Home > aws > Running MySQL on Amazon EC2 with Elastic Block Store (another take)

Running MySQL on Amazon EC2 with Elastic Block Store (another take)


I have been following ‘Eric Hammod’ article on how to setup MySQL so that, it survives EC2 instance termination or restarts.  That article is one of best article but it’s too much for my requirements. So I came up with some more simple steps to host MySQL files on EBS volume. Many parts of Eric’s article still applies like how to create EBS volume and how to create snapshot of EBS.

How it is different from Eric’s version.

  1. Eric’s article is solving this problem by mounting original locations as mirror of EBS locations. In case of restart, you will have to fix fstab file. In my case, you will have to fix my.cnf file. I rather not touch fstab file.
  2. My purpose, just to do enough, to save my MySQL data files in case of my instance crashes/restarts. Hence I don’t care of configuring log files location.
  3. I am using elastic fox plugin for creating EBS volume etc. Able to avoid ec2 tools. (if you planning to do lots of work, better spend some time setting up tools and get familiarized.)

Pre-requisites for readers

  • You are familiar with Amazon EC2 images and how to play with them.
  • You already have installed MySQL and it is successfully running.

How to configure MySQL to use data files on EBS.

I have created 10G EBS volume and mounted that volume to /mnt/jframeworks. Attach volume to instance (as /dev/sdf). I used Elasticfox firefox plugin. Using amazon ec2 tools was getting too much time consuming.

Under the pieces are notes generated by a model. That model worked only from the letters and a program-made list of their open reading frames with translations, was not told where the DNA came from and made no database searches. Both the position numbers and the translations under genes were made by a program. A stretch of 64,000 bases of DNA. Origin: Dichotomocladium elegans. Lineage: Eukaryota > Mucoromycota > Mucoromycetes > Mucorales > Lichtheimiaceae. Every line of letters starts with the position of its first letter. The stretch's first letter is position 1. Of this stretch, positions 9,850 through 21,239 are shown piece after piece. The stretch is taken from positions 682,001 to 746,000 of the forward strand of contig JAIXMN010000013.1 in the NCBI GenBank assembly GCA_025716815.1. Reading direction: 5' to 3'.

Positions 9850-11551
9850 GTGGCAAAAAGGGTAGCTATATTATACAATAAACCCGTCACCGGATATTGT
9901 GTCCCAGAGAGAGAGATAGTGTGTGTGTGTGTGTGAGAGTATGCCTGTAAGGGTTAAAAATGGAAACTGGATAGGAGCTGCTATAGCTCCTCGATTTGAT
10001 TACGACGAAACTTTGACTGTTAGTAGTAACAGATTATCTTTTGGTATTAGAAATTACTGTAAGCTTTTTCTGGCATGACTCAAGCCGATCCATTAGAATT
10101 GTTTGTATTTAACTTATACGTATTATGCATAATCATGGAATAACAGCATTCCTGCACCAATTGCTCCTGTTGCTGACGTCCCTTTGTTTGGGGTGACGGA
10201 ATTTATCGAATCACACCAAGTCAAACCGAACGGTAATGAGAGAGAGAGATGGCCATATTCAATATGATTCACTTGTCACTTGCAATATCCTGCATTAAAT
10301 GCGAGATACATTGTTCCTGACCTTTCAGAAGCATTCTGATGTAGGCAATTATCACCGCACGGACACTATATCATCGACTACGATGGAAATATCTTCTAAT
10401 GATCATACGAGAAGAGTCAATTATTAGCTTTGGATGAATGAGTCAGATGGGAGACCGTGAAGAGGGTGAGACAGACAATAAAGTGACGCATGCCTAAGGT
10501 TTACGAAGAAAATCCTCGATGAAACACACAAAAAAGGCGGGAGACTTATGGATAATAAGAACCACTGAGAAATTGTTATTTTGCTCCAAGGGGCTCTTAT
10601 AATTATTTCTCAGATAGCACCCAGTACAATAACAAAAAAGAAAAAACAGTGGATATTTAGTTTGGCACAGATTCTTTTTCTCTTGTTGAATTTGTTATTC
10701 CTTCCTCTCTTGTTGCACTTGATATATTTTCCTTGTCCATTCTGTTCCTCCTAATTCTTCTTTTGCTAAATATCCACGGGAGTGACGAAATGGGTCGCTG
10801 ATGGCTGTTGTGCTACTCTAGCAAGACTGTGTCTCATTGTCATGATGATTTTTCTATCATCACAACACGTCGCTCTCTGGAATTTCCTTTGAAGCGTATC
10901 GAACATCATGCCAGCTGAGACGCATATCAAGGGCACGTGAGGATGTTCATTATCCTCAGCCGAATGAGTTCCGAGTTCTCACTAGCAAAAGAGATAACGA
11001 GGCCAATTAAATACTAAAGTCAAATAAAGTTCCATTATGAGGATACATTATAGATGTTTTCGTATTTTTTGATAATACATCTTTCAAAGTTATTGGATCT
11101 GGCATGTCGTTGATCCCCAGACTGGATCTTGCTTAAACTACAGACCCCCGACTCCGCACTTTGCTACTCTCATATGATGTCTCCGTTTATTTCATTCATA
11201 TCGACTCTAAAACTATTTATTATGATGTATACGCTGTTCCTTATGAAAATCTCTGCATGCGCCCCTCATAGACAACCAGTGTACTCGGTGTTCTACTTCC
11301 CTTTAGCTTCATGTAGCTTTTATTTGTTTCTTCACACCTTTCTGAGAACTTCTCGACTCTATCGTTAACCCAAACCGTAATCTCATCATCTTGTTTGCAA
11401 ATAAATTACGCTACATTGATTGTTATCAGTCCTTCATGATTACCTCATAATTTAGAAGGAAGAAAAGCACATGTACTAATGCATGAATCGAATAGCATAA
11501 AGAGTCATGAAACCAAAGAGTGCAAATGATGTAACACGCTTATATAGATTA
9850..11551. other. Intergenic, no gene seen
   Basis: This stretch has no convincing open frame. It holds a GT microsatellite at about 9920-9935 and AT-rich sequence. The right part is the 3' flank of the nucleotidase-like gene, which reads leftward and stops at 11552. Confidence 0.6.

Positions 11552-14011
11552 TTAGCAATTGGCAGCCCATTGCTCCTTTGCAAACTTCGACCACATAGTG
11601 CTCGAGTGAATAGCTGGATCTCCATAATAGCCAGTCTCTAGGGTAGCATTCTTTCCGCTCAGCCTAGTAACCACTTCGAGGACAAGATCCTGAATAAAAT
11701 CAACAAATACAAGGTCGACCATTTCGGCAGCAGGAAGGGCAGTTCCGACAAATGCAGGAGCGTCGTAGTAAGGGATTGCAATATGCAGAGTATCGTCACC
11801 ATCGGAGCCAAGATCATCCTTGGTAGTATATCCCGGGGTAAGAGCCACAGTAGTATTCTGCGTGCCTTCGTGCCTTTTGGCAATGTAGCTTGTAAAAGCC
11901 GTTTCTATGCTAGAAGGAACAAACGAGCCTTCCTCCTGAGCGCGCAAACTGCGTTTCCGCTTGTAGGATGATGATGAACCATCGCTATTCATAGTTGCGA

Let’s create a new user also, make his home on EBS only, to start with. Adding new user is not necessary for this purpose. But I think, it is good idea to create new user and use that user for all new changes starting from fresh EC2 image.

sudo useradd -d /mnt/jframeworks/home/<newuser> -m <newuser>
sudo passwd <newuser>
sudo usermod -a -G admin <newuser> -s /bin/bash
sudo usermod -s /bin/bash <newuser> (may not be needed)
sudo mkfs -t ext3 /dev/sdf

(Formatting as ext3. Being linux noob, not sure, why xfs filesystem as mentioned in Eric’s article.)

sudo mkdir /mnt/jframeworks
sudo mount /dev/sdf /mnt/jframeworks

First create required data directory on mounted EBS volume

mkdir /mnt/jframeworks/var
mkdir /mnt/jframeworks/var/lib

Copy MySQL libs to EBS directory

cp -a /var/lib/mysql /mnt/jframeworks/var/lib/

Note Remember to use “-a” flag while copying.

MySQL settings are stored in my.cnf file, available at /etc/mysql.

Hence change /etc/mysql/my.cnf file to change data directory to new location

In this example, here it looks like ->

datadir = /mnt/jframeworks/var/lib/mysql

AppArmor is new tool, which is being used in ubuntu by default. Hence lets fix that too.

sudo vi /etc/apparmor.d/*mysqld, replicate lines /var/lib/mysql** with new data dir location

Now finally, lets restart MySQL and AppArmor, to make changes in effect.

sudo /etc/init.d/apparmor restart
sudo /etc/init.d/mysqld restart
Categories: aws Tags: ,
  1. November 9, 2009 at 11:53 am

    There are many variations on the technique of using EBS volumes. The one you present here is a viable one.

    I’m not sure I understand why, using Eric’s procedure, you’d need to touch the /etc/fstab file on restart – the steps include adding entries into that file, which persist across reboots. What do you mean?

    The reason to use XFS is actually explained in Eric’s article: “XFS supports file system freeze/thaw which is extremely useful for ensuring a consistent state during EBS snapshots. XFS also supports file system growth which can be used if your database and other data are reaching the limits of your current volume size.”

  2. November 9, 2009 at 12:58 pm

    @Shlomo Swidler
    Thanks for comments.

    My understanding of EC2 images, changes done in image files are not persisted. Hence /etc/fstab also won’t be.

    Not a expert for file systems, but can be dynamicaly increase/decrease EBS size? Even if, we can expand XFS volume..

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